Unfortunately, fears that we would have a continuation of last year’s troubles were realised in the first half. Trends that emerged in 2021 continued to develop and in several instances accelerated or were compounded by the Russian invasion of Ukraine. US 10 year bond yields are around double where they were at the beginning of the year and markets have gone from forecasting only one interest rate hike this year to having done the equivalent of nine before August with more expected to follow.
Much of this is down to inflation, which has remained high and climbed higher still to levels not seen for more than forty years. Covid 19 played its part, curtailing supply chains, then the war in Ukraine exacerbated outstanding issues causing energy prices to soar. The cost of living has pressured consumers and economic data suggests we are in the midst of a slowdown as a result.
Consequently, the first six months of the year were a cruel one for Sustainable investors. They suffered initially from the aftereffects of the Fed’s hawkish pivot in November and then later from fears that inflation had spiralled out of control and taming it would come at the expense of economic growth. Growth and quality growth stocks, which mainly encompass the Sustainable universe have sold off. Elevated starting valuations, rising bond yields, higher input and transport costs and a global slowdown have all weighed on the market.
To add insult to injury, sectors that are largely excluded from the sustainable universe such as energy and materials have been two of the standout performers this year. The extreme divergence in performance between traditional energy and ESG leaders is highlighted below.
Chart 1. At one point mid-way through June the S&P Energy index was around 90% ahead of an index of ESG Leaders
We have been cautious for some time about the threat of rising bond yields and the valuation levels of many growth names, in particular parts of the Sustainable investment universe. For this reason we had been on the lookout for suitable vehicles to diversify the models, either by theme or in asset classes with lower correlations to high growth equities. Within our equity positions we have been keen to avoid being overly exposed to highly valued, speculative growth names.
This has benefitted the portfolios year to date on a relative basis although unsurprisingly they have not been completely immune in absolute terms. The portfolios have both marginally underperformed their IA benchmarks, although when measured against sustainable managed funds or similar comparators they have held up well, as illustrated in the charts below.
Chart 2 & 3. Model portfolio performance Year to Date against IA Benchmark and selected peers from the sector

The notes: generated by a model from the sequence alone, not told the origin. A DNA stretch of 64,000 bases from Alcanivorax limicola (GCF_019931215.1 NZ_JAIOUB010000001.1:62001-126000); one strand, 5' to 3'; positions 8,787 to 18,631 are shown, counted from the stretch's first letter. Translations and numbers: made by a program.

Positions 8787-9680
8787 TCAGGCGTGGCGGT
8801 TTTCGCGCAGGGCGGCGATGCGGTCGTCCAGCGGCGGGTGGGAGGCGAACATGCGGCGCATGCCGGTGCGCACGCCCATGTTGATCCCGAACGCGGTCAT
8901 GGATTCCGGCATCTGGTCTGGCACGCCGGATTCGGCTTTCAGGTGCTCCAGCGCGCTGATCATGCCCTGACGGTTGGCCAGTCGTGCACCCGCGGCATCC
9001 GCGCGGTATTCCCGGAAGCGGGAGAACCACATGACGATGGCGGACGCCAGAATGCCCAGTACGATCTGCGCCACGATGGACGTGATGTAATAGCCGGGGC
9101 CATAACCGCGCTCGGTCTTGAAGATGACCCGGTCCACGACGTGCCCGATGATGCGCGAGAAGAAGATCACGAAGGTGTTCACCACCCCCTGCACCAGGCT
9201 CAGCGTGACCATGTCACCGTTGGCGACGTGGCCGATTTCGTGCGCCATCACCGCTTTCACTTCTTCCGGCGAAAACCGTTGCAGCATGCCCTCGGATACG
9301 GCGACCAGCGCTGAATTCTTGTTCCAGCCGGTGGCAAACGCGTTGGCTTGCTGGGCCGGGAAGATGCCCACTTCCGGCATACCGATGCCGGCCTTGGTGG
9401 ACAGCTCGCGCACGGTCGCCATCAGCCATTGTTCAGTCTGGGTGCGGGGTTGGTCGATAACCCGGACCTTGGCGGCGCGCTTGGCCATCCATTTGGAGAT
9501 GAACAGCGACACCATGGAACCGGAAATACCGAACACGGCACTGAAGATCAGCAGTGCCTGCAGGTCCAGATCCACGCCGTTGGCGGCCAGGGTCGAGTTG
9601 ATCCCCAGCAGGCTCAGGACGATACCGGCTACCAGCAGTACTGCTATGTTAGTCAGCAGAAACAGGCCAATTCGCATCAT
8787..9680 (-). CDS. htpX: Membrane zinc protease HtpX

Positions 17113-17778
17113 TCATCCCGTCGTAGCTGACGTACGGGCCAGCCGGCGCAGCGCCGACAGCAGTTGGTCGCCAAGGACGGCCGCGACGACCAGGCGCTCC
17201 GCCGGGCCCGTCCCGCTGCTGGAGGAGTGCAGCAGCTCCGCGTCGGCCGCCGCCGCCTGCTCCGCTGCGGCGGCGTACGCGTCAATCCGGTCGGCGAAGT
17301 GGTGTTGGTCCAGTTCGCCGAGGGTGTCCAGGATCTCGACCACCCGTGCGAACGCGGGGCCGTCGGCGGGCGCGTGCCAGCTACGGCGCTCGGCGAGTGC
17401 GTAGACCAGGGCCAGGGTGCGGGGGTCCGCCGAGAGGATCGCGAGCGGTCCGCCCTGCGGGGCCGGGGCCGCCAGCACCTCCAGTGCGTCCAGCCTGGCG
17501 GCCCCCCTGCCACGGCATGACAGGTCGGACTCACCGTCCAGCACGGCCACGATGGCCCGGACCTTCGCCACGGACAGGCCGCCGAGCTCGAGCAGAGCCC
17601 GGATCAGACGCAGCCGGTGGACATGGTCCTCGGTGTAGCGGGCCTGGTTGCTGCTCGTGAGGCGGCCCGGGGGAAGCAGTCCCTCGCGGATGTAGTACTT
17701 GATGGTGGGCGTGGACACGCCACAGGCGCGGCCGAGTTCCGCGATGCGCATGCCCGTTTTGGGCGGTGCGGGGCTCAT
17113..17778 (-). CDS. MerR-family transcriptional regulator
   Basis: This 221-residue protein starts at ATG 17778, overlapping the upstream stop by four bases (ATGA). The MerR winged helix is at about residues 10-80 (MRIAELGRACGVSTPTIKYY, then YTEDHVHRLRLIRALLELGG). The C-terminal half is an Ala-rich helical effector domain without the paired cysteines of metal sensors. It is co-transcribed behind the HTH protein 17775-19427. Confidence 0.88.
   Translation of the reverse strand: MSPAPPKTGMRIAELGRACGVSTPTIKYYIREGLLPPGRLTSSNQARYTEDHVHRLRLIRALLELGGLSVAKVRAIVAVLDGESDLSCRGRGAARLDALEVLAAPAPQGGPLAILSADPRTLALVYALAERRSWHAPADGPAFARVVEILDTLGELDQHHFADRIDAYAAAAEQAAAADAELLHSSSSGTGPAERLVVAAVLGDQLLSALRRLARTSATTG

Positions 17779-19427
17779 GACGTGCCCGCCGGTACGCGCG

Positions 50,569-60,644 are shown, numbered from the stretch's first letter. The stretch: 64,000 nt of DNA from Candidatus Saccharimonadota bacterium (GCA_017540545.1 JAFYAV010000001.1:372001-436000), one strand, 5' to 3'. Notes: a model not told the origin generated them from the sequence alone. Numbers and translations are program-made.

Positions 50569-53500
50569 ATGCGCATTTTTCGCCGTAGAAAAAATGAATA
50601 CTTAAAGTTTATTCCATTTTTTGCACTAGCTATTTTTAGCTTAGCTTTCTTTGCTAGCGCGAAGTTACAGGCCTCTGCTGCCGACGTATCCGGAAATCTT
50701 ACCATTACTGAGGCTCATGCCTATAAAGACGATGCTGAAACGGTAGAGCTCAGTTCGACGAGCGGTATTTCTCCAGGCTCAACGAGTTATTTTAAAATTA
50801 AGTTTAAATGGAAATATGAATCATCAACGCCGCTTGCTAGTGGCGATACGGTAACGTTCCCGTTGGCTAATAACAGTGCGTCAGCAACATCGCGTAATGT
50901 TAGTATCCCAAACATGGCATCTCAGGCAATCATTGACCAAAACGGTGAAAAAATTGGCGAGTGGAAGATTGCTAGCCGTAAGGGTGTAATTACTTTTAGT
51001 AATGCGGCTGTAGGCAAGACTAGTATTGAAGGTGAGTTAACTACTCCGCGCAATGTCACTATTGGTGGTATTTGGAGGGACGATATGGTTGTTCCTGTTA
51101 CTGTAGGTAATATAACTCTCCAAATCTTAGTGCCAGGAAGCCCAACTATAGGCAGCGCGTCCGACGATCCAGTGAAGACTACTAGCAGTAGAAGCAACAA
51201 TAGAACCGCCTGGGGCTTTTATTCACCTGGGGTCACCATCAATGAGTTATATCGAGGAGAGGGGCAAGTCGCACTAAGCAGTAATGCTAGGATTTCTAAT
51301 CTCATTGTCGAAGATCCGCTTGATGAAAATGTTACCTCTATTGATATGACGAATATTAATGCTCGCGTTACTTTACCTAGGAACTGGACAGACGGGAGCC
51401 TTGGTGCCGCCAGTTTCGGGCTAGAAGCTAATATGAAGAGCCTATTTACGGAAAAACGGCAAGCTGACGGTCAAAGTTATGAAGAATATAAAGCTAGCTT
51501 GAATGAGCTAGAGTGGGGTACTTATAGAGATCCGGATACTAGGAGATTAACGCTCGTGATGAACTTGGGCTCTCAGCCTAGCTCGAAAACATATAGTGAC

Over the course of the year the trades we have made have largely been to diversify the models and add defensive ballast. We switched out of Sarasin Food and Agriculture and reduced EdenTree, the former due to a change of management and what we felt was a drift in style towards the more speculative end of the market. They were replaced by additions to defensive funds, Arctic Lifescience and Gravis Clean Energy Income, both of which have delivered positive absolute returns year to date.
Furthermore, we finally found a suitable value offering in the Schroder Sustainable Value fund which has also been a positive contributor to performance.
On a less positive note, our impact funds WHEB Sustainability and Wellington Positive Impact have fallen victim to the sell off this year and are down double digits. Both are heavily growth tilted and the latter exposed to Emerging Markets. We would hope that a more conducive environment for growth in the second half of the year will lead to a rebound in performance.
More recently, we have added the TwentyFour Short Term Sustainable bond. We have been exploring our options in Fixed Income for some time and given the blow out in spreads (yield over US Treasuries) and rise in yield on offer to over 4%, we felt that the risk reward had tilted in favour of adding this fund to models. We will continue to look to further develop the fixed income components of the list over the next 12 months.
Prospects are now looking a little rosier for sustainable investors. This is in part due to the decline in valuations that we have seen over the last 18 months which has taken some of the exuberance out of the market.
The strong outperformance of ESG-linked assets in 2019 and 2020 was characterised by both huge inflows into the sector and exponential re-rating (rise in valuations) of growth stocks, particularly non-profitable growth. Both of these factors have moderated over the last 18 months, implying that some of the speculation has calmed. In May we saw the biggest monthly cash outflow ever from US ESG ETFs (see below), after years of inflows. ESG bond issuance has also slowed this year, with Barclays now expecting zero growth in 2022.
Chart 4. US ESG equity funds had the largest monthly outflow on record in May
Pricing has improved too. Valuations have moderated in the last 18 months to the point where opportunities are beginning to emerge. The chart below from Liontrust shows that, on a price to sales basis, growth stocks have fallen below long term valuation averages.